My post of 24 January 2009 about career criminal Ray “The Cat” Jones caused a flurry of interest. I got a couple of messages saying Ray was dead, and further confirmation of this in a comment added to that blog yesterday: “Ray died in 2001, just so you know.” Likewise, Neil Milkins told me: “I have made some enquiries with a nephew of Ray, Michael O’Dowd of Nantyglo. (Ray was his mother’s brother.) He said Ray died of cancer in London about 7 years ago.” To clarify my own distant relative status with the greatest cat burglar of all time, Ray’s mother was an older sister of my maternal grandfather David Callaghan (AKA Dai Callan), and my mother – Julia Callan-Thompson – was named after this particular aunt.
Moving on, Ray “The Cat” Jones appears as ‘Taffy Raymond’ in the autobiography of the old school heavy Eric Mason. After flashing up the name of Peter Scott, Mason gives an account of Jones loosing heavily in a Notting Hill spieler and then slipping out with his criminal accomplice George “Tatters” Catham to do a quick robbery. Upon their return Jones and Catham negotiated the price of a jewel with the governor of the spieler before resuming their places at the gaming table. South London gangster Mad Frankie Fraser tells a similar tale about Billy Benstead, and as a lead in to this story mentions that Tatters Chatham and Ray Jones numbered among the other leading cat-burglars who were also degenerate gamblers. As noted in my previous Jones blog, Fraser also cites the unaided escape Ray made from Pentonville as one of the greatest prison breakouts of all time; Mad Frankie says Jones broke both legs going over the wall and still managed to get away. Elsewhere, Fraser makes a passing reference to cat-burglar Raymond Jones having a brother known within the London underworld as Taffy Jones. But since Ray was lumbered with this appellation by Cockney villains, it may be that Mad Frankie is getting confused. In my experience Fraser and his ghost writer are not 100 percent reliable as sources.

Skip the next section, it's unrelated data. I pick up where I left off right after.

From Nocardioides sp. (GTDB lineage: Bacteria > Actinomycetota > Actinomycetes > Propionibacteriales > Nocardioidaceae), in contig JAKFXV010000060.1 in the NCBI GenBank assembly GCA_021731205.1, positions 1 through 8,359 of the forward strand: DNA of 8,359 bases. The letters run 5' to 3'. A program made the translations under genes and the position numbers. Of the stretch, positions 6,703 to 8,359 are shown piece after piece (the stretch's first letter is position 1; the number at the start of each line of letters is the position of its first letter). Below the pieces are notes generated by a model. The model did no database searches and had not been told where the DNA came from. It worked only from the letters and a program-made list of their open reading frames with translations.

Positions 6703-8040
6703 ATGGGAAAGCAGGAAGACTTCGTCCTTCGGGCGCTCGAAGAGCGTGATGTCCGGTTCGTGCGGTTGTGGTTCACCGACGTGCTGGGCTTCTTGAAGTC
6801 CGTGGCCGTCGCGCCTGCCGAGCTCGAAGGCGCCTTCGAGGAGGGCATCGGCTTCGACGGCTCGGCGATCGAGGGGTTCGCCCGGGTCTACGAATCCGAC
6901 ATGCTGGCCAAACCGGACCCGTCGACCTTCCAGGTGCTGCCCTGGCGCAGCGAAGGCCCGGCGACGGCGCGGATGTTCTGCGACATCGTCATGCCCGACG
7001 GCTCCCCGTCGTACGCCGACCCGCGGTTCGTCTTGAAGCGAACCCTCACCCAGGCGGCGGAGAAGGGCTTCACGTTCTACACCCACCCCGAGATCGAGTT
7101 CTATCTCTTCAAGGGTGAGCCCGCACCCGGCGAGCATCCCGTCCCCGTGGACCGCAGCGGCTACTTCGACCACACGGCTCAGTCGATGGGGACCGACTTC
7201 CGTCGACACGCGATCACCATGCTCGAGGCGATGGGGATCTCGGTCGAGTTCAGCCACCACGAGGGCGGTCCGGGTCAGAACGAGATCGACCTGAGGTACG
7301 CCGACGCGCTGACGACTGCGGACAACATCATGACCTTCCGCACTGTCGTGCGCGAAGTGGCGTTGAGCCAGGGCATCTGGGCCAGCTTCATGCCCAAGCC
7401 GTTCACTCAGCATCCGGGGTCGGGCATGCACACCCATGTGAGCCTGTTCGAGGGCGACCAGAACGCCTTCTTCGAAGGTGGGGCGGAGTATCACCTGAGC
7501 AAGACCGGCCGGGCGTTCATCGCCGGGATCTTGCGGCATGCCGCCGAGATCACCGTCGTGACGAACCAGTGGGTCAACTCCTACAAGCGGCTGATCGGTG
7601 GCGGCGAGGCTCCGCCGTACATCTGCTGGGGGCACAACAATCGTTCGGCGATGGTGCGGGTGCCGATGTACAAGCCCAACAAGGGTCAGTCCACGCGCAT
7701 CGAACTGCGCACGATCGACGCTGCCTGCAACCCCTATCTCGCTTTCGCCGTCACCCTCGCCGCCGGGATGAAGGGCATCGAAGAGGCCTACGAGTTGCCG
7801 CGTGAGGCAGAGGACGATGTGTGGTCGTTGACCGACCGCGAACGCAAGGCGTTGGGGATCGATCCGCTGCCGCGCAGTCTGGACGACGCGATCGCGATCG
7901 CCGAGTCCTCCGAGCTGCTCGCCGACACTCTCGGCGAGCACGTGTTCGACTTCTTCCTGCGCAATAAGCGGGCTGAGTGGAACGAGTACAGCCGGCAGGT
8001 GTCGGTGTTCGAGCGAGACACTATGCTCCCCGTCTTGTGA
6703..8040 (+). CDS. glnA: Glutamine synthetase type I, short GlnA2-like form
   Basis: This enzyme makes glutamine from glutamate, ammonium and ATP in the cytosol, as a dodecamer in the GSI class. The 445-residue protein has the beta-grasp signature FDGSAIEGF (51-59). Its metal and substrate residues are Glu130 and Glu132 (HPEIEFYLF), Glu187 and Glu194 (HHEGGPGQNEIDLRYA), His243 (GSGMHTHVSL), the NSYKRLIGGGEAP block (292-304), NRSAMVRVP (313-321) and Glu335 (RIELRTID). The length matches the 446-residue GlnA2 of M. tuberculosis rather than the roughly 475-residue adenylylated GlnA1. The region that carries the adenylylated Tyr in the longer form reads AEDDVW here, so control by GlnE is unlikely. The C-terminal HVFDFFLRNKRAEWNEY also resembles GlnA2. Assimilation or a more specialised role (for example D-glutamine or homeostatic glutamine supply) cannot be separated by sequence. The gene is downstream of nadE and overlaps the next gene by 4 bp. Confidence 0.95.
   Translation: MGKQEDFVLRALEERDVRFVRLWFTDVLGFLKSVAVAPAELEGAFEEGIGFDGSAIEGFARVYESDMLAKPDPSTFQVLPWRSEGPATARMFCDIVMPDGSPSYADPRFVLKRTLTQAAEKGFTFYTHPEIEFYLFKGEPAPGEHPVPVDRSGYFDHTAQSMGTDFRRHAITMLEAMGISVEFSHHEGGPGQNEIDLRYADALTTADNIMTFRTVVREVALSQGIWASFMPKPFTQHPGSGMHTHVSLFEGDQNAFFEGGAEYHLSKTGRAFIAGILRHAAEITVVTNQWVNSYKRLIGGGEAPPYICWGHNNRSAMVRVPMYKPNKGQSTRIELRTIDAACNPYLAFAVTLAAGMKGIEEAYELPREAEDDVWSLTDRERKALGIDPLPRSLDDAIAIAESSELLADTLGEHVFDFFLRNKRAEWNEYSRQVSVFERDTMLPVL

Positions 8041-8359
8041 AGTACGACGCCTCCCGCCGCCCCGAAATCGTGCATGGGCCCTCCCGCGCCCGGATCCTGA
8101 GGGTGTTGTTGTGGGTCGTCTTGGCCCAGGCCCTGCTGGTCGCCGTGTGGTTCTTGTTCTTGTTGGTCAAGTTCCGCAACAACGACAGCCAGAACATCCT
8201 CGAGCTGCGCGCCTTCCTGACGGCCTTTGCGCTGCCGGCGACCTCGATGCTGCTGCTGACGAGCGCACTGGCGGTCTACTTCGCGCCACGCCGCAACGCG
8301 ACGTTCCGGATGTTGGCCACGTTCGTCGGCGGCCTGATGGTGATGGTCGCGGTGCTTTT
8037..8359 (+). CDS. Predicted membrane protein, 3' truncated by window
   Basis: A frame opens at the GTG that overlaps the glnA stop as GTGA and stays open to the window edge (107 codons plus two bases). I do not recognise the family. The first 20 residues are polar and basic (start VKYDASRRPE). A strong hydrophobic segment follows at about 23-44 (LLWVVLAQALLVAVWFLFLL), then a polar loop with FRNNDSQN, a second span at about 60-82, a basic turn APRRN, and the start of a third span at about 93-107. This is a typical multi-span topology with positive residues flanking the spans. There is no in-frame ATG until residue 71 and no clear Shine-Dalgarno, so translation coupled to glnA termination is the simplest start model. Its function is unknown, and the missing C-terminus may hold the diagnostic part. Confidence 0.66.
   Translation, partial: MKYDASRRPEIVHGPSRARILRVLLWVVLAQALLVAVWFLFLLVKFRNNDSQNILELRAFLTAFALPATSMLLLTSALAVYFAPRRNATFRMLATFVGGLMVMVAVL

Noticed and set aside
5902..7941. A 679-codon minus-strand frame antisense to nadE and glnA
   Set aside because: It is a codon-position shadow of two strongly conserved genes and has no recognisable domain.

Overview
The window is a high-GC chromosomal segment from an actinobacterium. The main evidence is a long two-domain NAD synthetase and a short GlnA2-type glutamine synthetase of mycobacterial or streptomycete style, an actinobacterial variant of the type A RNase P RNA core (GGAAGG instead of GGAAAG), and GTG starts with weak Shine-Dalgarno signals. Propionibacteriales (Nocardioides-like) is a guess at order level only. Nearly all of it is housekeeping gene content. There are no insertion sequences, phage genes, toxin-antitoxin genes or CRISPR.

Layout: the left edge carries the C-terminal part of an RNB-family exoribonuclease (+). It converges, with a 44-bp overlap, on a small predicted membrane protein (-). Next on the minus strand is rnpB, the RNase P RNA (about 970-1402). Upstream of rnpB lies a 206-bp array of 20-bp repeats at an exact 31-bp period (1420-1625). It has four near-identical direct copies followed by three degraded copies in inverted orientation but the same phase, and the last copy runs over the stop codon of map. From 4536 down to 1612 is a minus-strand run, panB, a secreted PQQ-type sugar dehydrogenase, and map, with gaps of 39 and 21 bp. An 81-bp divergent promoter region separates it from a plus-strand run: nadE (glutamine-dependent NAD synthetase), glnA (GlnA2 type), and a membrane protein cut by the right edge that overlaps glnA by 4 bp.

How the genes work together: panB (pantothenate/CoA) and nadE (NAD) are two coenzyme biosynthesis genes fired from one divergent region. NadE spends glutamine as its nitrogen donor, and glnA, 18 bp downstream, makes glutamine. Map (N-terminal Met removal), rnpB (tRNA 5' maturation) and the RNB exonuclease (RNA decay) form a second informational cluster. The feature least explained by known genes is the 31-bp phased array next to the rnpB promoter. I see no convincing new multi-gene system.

Towards the end of his life, Ray garnered a certain amount of newspaper attention as a kind of aftermath to Peter “The Human Fly” Scott publishing his autobiography Gentleman Thief: Recollections of a Cat Burglar (1995). Scott had been a small time tea leaf until Ray introduced him to major league larceny and the support network that is essential to the headline grabbing criminal. Scott incensed Jones by using his book to claim sole credit for stealing movie star Sophia Loren’s jewels when she was filming at Elstree in 1960.
In the late nineteen-nineties and using a spokesman called Michael Morgan, Jones ran a campaign to get the public to demand that the police arrest him for this 1960 burglary. Jones asserted there had been a cover-up and that the authorities wouldn’t charge him with stealing Loren’s jewels because he’d paid corrupt police officers twelve thousand pounds for information that enabled him to secure the haul. It has even been claimed that because the police knew Jones had been wrongly jailed for another burglary, they decided not arrest him for this particular theft.